徳川家光 Tokugawa Iemitsu
1604 – 1651
childhood name : Takechiyo → Iemitsu
3rd Shogun of Edo
One of the Greatest Innovator of Japan
Overview of The Tokugawa Period
The Tokugawa period, also known as the Edo period, was the last of the traditional Japanese periods of domestic peace, political stability, and economic development under the shogunate (military dictatorship) established by Ieyasu Tokugawa. The Tokugawa family had a remarkable impact on Japanese history. In this article, we will discuss the life and legacy of Tokugawa Iemitsu, grandson of one of the most famous shoguns, Tokugawa Ieyasu, and how he remade Japan.
Japan has a very unique historical pattern which is that warlords rule the world by utilizing emperors like string puppets. You may wonder-since when has this pattern started? It started during the lifetime of Tokugawa Iemitsu (1604-1651), a shogun and a warlord. As the third leader of the Tokugawa shogunate (a dynasty of shoguns composed of this family), he implemented many of the policies that would come to define Japan for centuries to come.
Overview of Tokugawa Iemitsu’s Reign
Tokugawa Iemitsu was the grandson of one of the most famous shoguns, Tokugawa Ieyasu, and the son of Tokugawa Hidetada. Although Tokugawa Iemitsu was favored by his grandfather, Tokugawa Ieyasu, his parents favored his younger brother Tadanaga. His parents kept recommending Tadanaga to become the next head of the Shogunate as Hidetada’s successor, but Ieyasu demanded Iemitsu to be put in that position instead. Ieyasu cherished Iemitsu so much that even his childhood name Takechiyo, was the same as Ieyasu’s.
In 1617, Iemitsu celebrated his coming of age, changed his name from Takechiyo to Iemitsu, and officially announced that he would be the next shogun. Iemitsu’s reign as a shogun began in 1623, and he ruled Japan for nearly 30 years, instituting a wide range of political, economic, and cultural reforms.
Iemitsu and the Shogunate
Tokugawa Iemitsu implemented reforms that characterized Japan for centuries.
First, he strengthened the power of the shogun to protect the shogunate from other warlords. During Hidetada’s (Iemitsu’s father) reign, feudal warlords (daimyo) were powerful, wealthy, and a real threat. The Tokugawa succeeded in quelling most of the fighting, and by the time Iemitsu came to power, the feudal lords were bankrupt, battle-weary, and disorganized. Iemitsu sought to keep them that way. Iemitsu enacted a series of laws to make it difficult for the daimyo to regain power, such as requiring them to establish emergency residences in Edo. As a result, the feudal lords could not become wealthy again. The system of “sankinsho,” or “visiting feudal lords,” was formalized by Iemitsu, under which the daimyo would travel back and forth between the provinces and Edo to serve the court in Edo for a certain period of time, and then establish a separate residence in Edo and hold their families hostage. This system was one way to control the feudal lords and was also intended to prevent them from spending money on the purchase of weapons and armor and the maintenance of armies, as they were financially impoverished.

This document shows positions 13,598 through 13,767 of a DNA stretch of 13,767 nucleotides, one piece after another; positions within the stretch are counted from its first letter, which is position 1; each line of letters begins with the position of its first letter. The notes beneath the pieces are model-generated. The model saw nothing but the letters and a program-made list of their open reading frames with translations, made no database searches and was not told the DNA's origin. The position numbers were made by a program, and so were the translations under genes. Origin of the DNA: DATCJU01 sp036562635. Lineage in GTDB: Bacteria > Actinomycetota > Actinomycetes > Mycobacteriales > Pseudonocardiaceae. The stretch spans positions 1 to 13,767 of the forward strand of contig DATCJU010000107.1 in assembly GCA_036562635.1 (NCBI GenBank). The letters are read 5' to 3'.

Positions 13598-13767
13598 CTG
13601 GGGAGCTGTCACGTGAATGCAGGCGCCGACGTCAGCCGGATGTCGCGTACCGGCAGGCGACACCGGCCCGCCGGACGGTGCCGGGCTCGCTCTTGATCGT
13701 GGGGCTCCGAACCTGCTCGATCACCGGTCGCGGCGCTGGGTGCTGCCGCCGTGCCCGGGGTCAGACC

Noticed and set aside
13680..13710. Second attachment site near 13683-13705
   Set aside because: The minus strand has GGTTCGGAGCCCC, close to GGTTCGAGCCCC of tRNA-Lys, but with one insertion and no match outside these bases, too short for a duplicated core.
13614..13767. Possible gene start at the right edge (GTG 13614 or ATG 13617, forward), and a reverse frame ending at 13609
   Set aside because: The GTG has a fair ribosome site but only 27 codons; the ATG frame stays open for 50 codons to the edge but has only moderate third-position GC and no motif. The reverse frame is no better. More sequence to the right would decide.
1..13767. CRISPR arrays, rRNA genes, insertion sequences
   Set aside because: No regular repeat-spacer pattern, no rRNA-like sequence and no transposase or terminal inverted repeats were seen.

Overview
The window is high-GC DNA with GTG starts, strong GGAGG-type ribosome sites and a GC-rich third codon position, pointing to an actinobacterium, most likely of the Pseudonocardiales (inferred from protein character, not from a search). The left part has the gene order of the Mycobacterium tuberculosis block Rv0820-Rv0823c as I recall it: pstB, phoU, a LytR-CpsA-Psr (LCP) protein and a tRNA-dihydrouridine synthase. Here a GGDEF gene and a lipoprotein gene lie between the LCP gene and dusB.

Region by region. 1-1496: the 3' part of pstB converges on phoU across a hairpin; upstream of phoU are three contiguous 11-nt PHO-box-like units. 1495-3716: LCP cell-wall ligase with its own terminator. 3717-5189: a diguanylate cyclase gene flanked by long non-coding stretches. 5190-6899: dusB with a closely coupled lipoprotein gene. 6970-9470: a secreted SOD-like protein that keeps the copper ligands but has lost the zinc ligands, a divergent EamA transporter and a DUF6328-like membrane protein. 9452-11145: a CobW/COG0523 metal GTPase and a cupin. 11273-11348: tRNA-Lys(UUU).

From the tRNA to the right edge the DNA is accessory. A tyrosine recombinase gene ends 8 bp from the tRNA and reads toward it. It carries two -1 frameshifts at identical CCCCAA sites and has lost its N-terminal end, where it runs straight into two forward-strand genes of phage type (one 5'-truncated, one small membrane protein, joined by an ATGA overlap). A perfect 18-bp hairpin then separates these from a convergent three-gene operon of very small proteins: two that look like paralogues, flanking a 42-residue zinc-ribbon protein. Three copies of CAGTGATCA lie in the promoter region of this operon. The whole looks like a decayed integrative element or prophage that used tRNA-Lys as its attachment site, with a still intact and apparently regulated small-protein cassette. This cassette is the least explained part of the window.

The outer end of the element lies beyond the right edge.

Iemitsu also further restricted the power of the emperor. While the emperor was the leader of the country, Iemitsu further curtailed the emperor’s real power, making him a mere figurehead for Tokugawa privileges.
To create a stronger state and shogunate, Tokugawa Iemitsu instituted a series of social reforms aimed at education and codes of conduct, reforming the administration and severely restricting the lords’ codes of conduct.
Iemitsu and Foreign Policy
The greatest legacy of Tokugawa Iemitsu’s reign is his foreign policy. The Tokugawa Shogunate implemented a policy of “seclusion,” which prohibited foreigners from entering the country and Japanese people from leaving. In the 1630s, Iemitsu also banned Christianity by expelling missionaries from the country. Furthermore, the Tokugawa shogunate officially adopted a policy of seclusion in 1633, where Japanese people were forbidden to travel abroad or return from abroad, and foreign contacts were limited to a few Chinese and Dutch merchants who were allowed to trade in the southern part of Japan.
Iemitsu and Political Stability
To gain political stability, Iemitsu feared the foreign ideological and military intervention. Iemitsu especially saw Roman Catholic missionaries as a threat after learning that the colonial expansion of Spain and Portugal into Asia had been made possible by their work of them. Iemitsu took over what his father Hidetada did, which was horrible persecutions of the Christians. Iemitsu expelled and executed the remaining missionaries in Japan and forced Japanese citizens to register with Buddhist parishes.
In 1637, due to excessive taxation, farmers brought about a strike. When Iemitsu learned that a large number of Christians were among them, he retaliated with troops and fought against the rebellion. After the Shimabara Rebellion, which lasted several months, the peasants surrendered, resulting in their massacre by the Shogun’s troops.
On June 8, 1651, Shogun Iemitsu died at the age of 47. He was succeeded by his son, Tokugawa Ietsuna.